What changed?Flint Hills said two changed circumstances are not recognized in the existing quality bank formula, causing it to understate the value of Resid.
First, consumer demand for motor gasoline has declined and lighter crude oils have been more available, which, combined with more stringent environmental laws, “reduced the demand for coking capacity and the value of West Coast refinery assets.”
“Second, the liquid product yields from coking assumed in the existing QB formula are below the yields of an updated coker operating under design conditions.”
Because those changed circumstances have not been incorporated into the Resid calculation, the existing formula is producing “unjust and unreasonable results as to the relative value of Resid,” Flint Hills said.
The company said in its complaint that it wants to see the way the formula calculates the value of Resid changed to reflect coker yields from updated cokers “operating under design conditions” and by reducing the gross value of coker liquid yields only by variable costs, not by fixed capital and operating costs.
Quality bank dates from 1984Flint Hills said the quality bank was approved by FERC and RCA in 1984 “after years to litigation, to compensate shippers experiencing a diminution in the value of crude oil.”
The quality bank initially used a gravity-based methodology, which assumed lighter ANS crude streams are more valuable than heavier streams, but that methodology was challenged in 1989 after a facility was constructed to process substantial amounts of natural gas liquids. While NGLs had a low gravity, those objecting to the gravity measurement said NGLs did not have value comparable to crude oil with a similar low specific gravity.
A FERC presiding judge “concluded that the gravity method for valuing crude oil did not assign an accurate value for NGLs and no longer yielded just and reasonable results,” but before a final decision was issued the parties settled and the 1993 settlement replaced the gravity method with a distillation method.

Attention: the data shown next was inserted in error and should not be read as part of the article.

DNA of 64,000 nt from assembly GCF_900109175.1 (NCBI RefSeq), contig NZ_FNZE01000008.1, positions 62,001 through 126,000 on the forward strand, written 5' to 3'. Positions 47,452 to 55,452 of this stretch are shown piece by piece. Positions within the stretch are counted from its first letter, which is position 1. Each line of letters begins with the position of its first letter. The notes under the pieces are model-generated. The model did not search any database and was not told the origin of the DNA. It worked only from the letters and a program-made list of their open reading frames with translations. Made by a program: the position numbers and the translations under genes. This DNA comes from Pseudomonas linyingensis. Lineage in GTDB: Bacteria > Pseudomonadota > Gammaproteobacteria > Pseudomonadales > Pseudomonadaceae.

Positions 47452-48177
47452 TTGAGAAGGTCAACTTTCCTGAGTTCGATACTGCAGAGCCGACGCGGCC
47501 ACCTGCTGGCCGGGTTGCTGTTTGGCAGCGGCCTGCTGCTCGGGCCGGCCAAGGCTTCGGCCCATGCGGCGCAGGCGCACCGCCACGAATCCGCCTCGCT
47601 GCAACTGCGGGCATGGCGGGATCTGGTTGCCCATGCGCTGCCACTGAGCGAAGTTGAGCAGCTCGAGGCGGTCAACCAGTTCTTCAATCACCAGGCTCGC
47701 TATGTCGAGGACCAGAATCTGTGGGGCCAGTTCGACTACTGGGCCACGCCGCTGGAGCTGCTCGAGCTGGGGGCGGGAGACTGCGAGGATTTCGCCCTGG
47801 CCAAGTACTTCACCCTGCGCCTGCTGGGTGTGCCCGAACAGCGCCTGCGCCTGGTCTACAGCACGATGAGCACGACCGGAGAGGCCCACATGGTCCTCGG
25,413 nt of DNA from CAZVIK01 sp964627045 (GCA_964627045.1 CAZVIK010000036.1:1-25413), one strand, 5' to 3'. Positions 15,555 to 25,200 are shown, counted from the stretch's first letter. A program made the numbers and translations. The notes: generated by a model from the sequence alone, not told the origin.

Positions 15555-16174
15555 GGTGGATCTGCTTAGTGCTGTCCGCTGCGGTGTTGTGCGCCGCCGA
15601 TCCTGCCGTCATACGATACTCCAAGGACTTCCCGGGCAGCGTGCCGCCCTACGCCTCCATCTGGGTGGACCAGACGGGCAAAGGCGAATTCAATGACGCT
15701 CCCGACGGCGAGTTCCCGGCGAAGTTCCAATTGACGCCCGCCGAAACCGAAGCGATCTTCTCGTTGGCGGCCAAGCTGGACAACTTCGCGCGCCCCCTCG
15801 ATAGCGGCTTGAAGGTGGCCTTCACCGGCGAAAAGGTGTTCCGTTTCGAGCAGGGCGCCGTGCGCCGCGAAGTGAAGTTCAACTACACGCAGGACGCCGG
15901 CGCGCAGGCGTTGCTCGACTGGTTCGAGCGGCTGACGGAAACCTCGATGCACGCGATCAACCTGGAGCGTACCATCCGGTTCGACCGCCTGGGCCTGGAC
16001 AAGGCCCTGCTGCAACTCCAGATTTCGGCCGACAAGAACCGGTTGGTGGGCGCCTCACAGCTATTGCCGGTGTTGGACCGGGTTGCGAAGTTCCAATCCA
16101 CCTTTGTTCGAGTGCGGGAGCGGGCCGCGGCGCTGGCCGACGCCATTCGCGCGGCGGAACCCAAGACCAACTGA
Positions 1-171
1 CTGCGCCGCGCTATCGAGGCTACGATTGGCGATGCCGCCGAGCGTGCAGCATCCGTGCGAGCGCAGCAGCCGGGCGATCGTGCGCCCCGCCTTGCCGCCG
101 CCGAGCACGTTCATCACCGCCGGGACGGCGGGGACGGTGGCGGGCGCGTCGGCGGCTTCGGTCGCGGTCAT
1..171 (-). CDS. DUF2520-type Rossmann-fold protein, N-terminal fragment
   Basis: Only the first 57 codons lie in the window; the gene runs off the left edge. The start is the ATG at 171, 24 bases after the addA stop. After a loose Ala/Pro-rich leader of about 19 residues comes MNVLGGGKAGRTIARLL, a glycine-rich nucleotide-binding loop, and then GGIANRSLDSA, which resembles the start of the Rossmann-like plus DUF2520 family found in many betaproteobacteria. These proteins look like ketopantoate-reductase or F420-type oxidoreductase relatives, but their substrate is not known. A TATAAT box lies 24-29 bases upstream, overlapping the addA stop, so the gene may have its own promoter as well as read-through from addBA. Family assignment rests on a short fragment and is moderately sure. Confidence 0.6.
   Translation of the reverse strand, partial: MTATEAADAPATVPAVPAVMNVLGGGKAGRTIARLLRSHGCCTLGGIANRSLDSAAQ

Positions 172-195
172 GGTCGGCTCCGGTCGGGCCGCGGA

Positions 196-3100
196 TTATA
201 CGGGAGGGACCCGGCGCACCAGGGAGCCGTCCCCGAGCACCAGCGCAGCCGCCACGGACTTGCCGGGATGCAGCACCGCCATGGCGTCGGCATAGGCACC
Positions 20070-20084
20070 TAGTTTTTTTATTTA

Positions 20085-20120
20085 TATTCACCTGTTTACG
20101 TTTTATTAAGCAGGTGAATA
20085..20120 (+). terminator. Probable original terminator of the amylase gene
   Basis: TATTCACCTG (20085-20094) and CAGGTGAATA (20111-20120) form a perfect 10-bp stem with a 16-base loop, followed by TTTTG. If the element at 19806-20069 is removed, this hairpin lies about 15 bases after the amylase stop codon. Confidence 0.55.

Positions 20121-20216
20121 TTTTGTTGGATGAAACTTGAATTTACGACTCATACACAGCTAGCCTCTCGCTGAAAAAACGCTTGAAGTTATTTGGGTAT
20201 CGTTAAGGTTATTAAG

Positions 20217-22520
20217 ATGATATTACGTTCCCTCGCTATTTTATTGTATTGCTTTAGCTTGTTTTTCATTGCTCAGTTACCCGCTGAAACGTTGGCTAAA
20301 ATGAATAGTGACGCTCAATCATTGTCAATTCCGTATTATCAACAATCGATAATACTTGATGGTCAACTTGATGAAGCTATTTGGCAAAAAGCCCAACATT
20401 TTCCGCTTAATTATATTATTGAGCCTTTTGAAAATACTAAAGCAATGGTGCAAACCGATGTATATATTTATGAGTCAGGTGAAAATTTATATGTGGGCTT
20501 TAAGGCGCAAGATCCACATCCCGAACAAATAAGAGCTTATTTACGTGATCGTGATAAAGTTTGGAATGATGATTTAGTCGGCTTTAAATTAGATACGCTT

The distillation method separates ANS crude for valuation purposes into a number of components, or cuts, with proxy market values assigned to each cut and each shipper’s oil “valued in accordance with the volume-weighted values of its component cuts,” the complaint said.
Flint Hills said market values can relatively easily be determined for the five lightest cuts — propane, isobutene, normal butane, natural and gasoline. Valuation for distillate and Resid has been contested and litigated.
Flint Hills’ complaintFlint Hills said the quality bank uses proxies for market values of each cut in the crude streams carried by the trans-Alaska oil pipeline, and argues: “New evidence demonstrates that the existing QB formula fails to calculate accurately the relative difference in the market values of the varying qualities of crude oil tendered in TAPS for transportation in a common stream.”
While there are benchmarks which can be used to evaluate the accuracy of the quality bank formula, Flint Hills said none of the available benchmarks “is perfectly comparable with the valuation by the QB formula.”
From 2005 through 2008 the formula calculated a total value of product from ANS crude oil exceeding the Platts assessed value for ANS crude, but from January 2009 through May 2013, the quality bank formula showed an average of $1 negative difference between the products and ANS crude — the value of the crude was greater than the sum of the products.
Flint Hills said that result “suggests the QB formula no longer reflects actual market conditions.”
The company said the quality bank formula could be undervaluing each product, but said “results since 2009 demonstrate that not all cuts are being equally undervalued. Rather, the undervaluation of ANS crude is attributable to the QB formula’s undervaluation of Resid,” a value which must be inferred because Resid has to be blended to produce residual fuel oil.